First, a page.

An important part of your discussion work will be the ability to ask questions. This will not only help you to move the discussion forward but it will also give you an opportunity to pick up on specific things other group members have said, discover more about their opinion and respond in an in-depth manner to points they have made.
It might seem like an easy part of the discussion but asking questions can be trickier than you think.
There are two different types of questions that can be asked. These are:
Open-ended questions prompt your listener to answer in a much more detailed way. They cannot give a simple ‘yes’ or ‘no’ answer, but must be prepared to provide plenty of detail and give reasons for why they believe their opinion is the correct one.
Closed questions are much simpler and general require a one-word response such as ‘yes’ or ‘no’. Closed questions can be useful; sometimes a closed question can successfully force someone to commit to their opinion. For example:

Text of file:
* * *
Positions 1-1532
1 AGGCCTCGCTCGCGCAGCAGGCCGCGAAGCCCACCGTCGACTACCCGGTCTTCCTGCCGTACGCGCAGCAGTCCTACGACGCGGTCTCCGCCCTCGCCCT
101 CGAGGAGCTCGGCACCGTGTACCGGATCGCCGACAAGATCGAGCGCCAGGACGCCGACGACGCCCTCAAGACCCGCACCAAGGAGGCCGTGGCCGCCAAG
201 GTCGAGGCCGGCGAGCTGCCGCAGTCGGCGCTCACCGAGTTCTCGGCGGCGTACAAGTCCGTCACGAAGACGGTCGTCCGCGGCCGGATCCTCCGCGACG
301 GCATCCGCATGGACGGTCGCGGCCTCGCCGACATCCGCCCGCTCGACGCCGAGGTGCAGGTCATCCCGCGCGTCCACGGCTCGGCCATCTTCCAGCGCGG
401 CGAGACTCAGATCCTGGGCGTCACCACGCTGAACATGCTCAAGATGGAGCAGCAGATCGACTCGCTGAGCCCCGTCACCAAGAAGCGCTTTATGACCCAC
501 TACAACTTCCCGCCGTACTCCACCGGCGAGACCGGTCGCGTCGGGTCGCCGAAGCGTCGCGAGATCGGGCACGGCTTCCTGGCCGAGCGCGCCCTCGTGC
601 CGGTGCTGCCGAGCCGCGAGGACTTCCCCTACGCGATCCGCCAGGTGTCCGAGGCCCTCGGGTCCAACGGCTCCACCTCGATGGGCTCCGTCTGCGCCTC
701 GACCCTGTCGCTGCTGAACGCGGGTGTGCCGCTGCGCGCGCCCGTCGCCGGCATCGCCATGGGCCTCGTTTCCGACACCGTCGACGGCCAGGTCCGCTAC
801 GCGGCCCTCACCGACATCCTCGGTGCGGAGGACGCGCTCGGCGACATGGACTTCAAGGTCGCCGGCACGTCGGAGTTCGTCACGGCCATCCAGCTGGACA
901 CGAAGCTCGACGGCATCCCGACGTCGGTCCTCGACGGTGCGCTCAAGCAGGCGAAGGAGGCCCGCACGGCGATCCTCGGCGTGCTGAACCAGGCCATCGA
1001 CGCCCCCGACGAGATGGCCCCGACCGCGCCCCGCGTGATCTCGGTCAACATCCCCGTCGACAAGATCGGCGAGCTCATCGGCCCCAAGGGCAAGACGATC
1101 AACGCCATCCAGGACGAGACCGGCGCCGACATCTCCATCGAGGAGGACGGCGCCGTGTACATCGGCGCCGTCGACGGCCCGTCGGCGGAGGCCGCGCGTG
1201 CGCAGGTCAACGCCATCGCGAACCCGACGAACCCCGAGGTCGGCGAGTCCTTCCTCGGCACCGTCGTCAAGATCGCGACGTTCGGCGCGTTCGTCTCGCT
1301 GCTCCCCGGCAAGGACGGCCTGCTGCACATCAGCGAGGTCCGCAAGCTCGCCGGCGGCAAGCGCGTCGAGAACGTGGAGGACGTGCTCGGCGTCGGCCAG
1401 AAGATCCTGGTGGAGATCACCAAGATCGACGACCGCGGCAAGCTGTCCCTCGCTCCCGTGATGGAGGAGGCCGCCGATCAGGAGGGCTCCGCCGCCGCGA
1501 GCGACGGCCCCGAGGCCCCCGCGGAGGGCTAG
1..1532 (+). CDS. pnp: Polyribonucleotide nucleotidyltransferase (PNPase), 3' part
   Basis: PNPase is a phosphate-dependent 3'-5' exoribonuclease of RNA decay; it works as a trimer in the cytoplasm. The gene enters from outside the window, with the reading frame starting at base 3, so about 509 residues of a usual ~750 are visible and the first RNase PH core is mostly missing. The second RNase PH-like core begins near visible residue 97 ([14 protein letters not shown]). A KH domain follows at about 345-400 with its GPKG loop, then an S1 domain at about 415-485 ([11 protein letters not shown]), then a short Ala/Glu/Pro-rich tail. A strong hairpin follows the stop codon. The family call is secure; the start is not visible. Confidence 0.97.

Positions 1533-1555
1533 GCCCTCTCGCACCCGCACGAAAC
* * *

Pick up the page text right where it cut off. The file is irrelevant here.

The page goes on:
Journalist: Do you think it was the right decision to sell your star footballer at this point in the season?
Football Manager: These are difficult decisions and the team remains strong going into the next match.
Here the manager has avoided directly answering, yes or no. You could use this technique yourself in a discussion, to avoid answering a closed question directly.
Here are some examples of other closed questions:
Here are examples of how you could ask the same questions in a more open-ended way that would require more detailed responses:
If you ask open-ended questions, you will be given more information to comment on. At the same time, if you are asked a question you must give as much detail as you can in your answer.